Usable medical supplies are donated to needy groups
Medical students Lisa Skinner and Greg Eilers have found a remedy that helps people and the environment.
Skinner, 25, said she wanted to find some way to help people who don't have all of life's necessities. Eilers, 28, wanted to find a way to cut down the amount of materials destined for landfills.
The two second-year OHSU School of Medicine students started a project call REMEDY, (Recovered Medical Equipment for the Developing World), REMEDY is a method to recover unused but still usable medical supplies.
"We figured there were a lot things in the hospital that were unused but still got thrown away," Eilers said. For example, in a sterile pack for operations not all of the items get used and are thrown away.
Skinner and Eilers contacted nurses and scrub technicians and asked them to collect unused tubing, syringes, staples, rubber gloves and other medical materials that otherwise would be discarded. Employees in OHSU Hospital, Casey Eye Institute, Veteran's Affairs Medical Center and Hatfield Research are some who are now participating in the Remedy project.
The materials are placed in special bins and then about a dozen first and second year medical students volunteer their time to pick up the supplies. The medical supplies are then given to Northwest Medical Teams and The Wallace Medical Concern. Northwest Medical Teams is a nonprofit organization that distributes humanitarian aid such as medicines, supplies and food to beneficiaries in more than 50 developing countries and locally in the Pacific Northwest, to 40 charitable agencies. Northwest Medical Team volunteers are now working in an Afghanistan hospital as well as visiting camps encircling the city of Mazar-e-Shariff providing emergency medical relief to the homeless. The Wallace Medical Concern is a network of free health clinics serving area homeless and those with no or inadequate health insurance. Many clinicians and students from OHSU volunteer their time at the clinics.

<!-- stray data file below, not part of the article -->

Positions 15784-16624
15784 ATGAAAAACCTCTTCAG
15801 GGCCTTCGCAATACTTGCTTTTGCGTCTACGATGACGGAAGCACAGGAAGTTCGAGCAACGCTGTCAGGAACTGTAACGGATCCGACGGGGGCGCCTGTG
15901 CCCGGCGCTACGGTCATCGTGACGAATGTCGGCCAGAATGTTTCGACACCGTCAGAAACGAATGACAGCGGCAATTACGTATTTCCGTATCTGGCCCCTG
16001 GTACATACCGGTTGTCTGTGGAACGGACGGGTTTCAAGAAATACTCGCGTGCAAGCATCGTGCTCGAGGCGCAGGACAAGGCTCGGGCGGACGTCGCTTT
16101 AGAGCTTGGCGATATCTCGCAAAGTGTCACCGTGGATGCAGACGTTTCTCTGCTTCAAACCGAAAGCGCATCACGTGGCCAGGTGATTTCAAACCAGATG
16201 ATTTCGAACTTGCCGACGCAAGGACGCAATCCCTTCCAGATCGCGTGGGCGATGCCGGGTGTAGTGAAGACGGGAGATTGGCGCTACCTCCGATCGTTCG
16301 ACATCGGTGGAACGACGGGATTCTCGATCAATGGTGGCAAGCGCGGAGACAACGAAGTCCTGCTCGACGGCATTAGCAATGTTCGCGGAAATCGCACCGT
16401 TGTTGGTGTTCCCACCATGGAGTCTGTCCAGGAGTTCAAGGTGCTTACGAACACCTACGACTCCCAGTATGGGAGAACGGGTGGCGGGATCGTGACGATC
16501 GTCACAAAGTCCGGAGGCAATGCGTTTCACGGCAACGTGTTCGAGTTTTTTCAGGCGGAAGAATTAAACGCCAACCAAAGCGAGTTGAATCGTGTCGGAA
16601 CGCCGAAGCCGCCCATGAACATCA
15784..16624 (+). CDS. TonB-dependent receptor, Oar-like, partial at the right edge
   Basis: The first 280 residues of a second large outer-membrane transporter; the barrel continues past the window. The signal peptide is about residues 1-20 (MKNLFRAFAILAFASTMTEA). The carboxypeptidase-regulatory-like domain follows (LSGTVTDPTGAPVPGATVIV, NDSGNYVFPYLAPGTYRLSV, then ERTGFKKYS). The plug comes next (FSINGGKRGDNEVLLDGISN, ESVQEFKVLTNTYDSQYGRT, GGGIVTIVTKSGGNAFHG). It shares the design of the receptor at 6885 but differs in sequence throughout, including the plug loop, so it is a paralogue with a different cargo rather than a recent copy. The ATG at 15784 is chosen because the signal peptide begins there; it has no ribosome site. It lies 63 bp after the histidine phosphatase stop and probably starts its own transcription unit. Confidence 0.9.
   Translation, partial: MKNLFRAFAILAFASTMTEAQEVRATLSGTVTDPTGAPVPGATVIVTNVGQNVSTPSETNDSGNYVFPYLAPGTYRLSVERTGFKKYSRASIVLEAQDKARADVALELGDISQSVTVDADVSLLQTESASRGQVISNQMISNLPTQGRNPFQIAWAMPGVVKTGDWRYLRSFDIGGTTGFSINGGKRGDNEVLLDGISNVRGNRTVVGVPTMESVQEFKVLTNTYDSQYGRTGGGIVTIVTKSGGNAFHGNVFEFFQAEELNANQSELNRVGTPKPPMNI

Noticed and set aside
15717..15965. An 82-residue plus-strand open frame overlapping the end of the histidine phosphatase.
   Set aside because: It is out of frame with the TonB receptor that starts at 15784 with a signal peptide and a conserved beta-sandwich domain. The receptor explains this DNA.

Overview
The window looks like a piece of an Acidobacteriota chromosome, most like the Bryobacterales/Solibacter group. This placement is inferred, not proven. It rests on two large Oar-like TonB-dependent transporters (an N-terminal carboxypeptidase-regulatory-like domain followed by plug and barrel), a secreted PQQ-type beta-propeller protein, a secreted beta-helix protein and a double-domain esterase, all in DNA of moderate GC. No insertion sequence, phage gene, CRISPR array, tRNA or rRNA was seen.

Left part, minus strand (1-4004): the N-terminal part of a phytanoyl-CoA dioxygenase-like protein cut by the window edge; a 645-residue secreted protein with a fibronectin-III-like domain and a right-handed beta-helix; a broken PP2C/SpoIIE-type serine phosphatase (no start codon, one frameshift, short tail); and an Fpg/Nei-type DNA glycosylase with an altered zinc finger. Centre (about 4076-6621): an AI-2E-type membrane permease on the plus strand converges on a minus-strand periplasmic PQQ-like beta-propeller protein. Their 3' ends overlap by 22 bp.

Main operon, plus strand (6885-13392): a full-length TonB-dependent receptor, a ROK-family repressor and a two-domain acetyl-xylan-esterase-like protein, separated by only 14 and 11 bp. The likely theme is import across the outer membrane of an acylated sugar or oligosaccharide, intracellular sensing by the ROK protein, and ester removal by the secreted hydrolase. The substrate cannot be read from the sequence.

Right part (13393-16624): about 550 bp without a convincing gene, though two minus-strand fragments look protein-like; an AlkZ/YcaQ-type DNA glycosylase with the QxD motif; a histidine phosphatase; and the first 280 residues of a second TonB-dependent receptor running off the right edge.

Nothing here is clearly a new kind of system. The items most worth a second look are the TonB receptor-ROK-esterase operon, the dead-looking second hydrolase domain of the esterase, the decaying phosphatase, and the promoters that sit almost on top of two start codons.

Besides these groups, Eilers and Skinner also are looking for additional local services that need such supplies and have the ability to sterilize them.
"I was interested in helping people who don't have everything they need in life. This project was a tangible way to help," Skinner said.
"I like the concept of waste reduction and using things that would otherwise go to landfills," Eilers said.
Since starting the REMEDY project last summer, they have collected more than 30,000 items.
Both said that it is not difficult for employees to be part of this project.
"It's not labor intensive. All it takes is being aware and dropping items in the bins," Skinner said.
"We are so grateful for the volunteer participation of the nurses and surgical technicians that collect these supplies. They are the key factor in the project and they should get most of the credit. This is something extra they do to help others," Eilers said.
The REMEDY program is part of the outreach activities of the Association of Students for the Underserved at OHSU. Members of the ASU, mostly medical students, participate in community volunteer activities such as cooking for the homeless, working with the medically underserved, building houses for Habitat for Humanity and hosting on-campus lectures on such topics as health care access and ethics.
The concept of REMEDY was started by Yale-New Haven Hospital in 1991. OHSU's program is similar but not affiliated with Yale. Last year, OHSU School of Medicine student, Tania Thomas, brought the idea of REMEDY to campus.
If you or your department would like to be a part of REMEDY, contact Greg Eilers at firstname.lastname@example.org or Lisa Skinner at email@example.com.